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SPECT/CT in patients with lower back pain after lumbar fusion surgery

Sumer, Johannesa; Schmidt, Danielaa; Ritt, Philippa; Lell, Michaelb; Forst, Raimundc; Kuwert, Torstena; Richter, Richardc

Nuclear Medicine Communications: October 2013 - Volume 34 - Issue 10 - p 964–970
doi: 10.1097/MNM.0b013e328363cf81
Original Articles

Objective: The aim of the study was to investigate the incremental diagnostic value of skeletal hybrid imaging with single-photon emission computed tomography and X-ray computed tomography (SPECT/CT) over conventional nuclear medical imaging in patients with lower back pain after lumbar fusion surgery (LFS).

Patients and methods: This retrospective study comprised 37 patients suffering from lower back pain after LFS in whom three-phase planar bone scintigraphies of the lumbar spine including SPECT/CT of that region had been performed. The findings visible on these imaging data sets were classified into the following five diagnostic categories: (a) metal loosening; (b) insufficient stabilizing function of the metal implants indicated by metabolically active facet joint arthritis and/or intervertebral osteochondrosis in the instrumented region; (c) adjacent instability defined as metabolically active degenerative disease in the segments adjacent to the instrumented region; (d) indeterminate; and (e) normal.

Results: In the case of eight patients no lesions were visible on their planar scintigraphy and SPECT (planar/SPECT) or SPECT/CT images. In the remaining 29 patients, planar/SPECT disclosed 62 pathological foci of uptake within the graft region and SPECT/CT revealed 55. The rate of reclassification by SPECT/CT compared with planar/SPECT was 5/12 for lesions categorized as metal loosening by planar/SPECT, 16/29 for foci with a planar/SPECT diagnosis of insufficient stabilizing function, 7/20 when the planar/SPECT diagnosis had been adjacent instability, and 1/1 for the lesions indeterminate on planar/SPECT. Two lesions had been detected on SPECT/CT only. The overall rate of reclassification was 45.2% (28/62) (95% confidence interval, 33.4–57.5%).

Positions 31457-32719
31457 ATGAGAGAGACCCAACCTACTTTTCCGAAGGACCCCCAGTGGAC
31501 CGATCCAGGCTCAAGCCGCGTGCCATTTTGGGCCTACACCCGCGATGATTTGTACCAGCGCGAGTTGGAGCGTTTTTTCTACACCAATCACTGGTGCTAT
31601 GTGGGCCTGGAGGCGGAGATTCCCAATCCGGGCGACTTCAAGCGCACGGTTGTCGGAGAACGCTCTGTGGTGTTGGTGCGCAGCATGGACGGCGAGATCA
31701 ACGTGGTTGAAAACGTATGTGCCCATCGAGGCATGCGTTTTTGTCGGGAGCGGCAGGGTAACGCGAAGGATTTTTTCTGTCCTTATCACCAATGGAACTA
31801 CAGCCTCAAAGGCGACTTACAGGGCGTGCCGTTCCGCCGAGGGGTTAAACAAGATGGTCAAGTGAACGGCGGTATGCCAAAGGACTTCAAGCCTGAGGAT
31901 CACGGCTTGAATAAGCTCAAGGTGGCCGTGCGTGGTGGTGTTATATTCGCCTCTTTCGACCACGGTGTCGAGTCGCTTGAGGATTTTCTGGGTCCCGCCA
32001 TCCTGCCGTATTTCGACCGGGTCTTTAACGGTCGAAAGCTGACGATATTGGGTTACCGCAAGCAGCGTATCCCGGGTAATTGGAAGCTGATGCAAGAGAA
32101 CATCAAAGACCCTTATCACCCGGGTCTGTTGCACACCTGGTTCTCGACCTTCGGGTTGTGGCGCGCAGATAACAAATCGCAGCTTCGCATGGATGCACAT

Conclusion: Because of its significantly higher accuracy compared with planar/SPECT, SPECT/CT should be the conventional nuclear medical procedure of choice for patients with lower back pain after LFS.

aClinic of Nuclear Medicine

bInstitute of Radiology, Friedrich-Alexander-University Erlangen-Nürnberg

cClinic of Orthopedic Surgery, Waldkrankenhaus St. Marien, Erlangen, Germany

Correspondence to Torsten Kuwert, MD, Clinic of Nuclear Medicine, Friedrich-Alexander-University Erlangen-Nürnberg, Ulmenweg 18, 91054 Erlangen, Germany Tel: +49 131 853 411; fax: +49 131 853 9262; e-mail:

Received November 19, 2012

Accepted June 2, 2013

© 2013 Wolters Kluwer Health | Lippincott Williams & Wilkins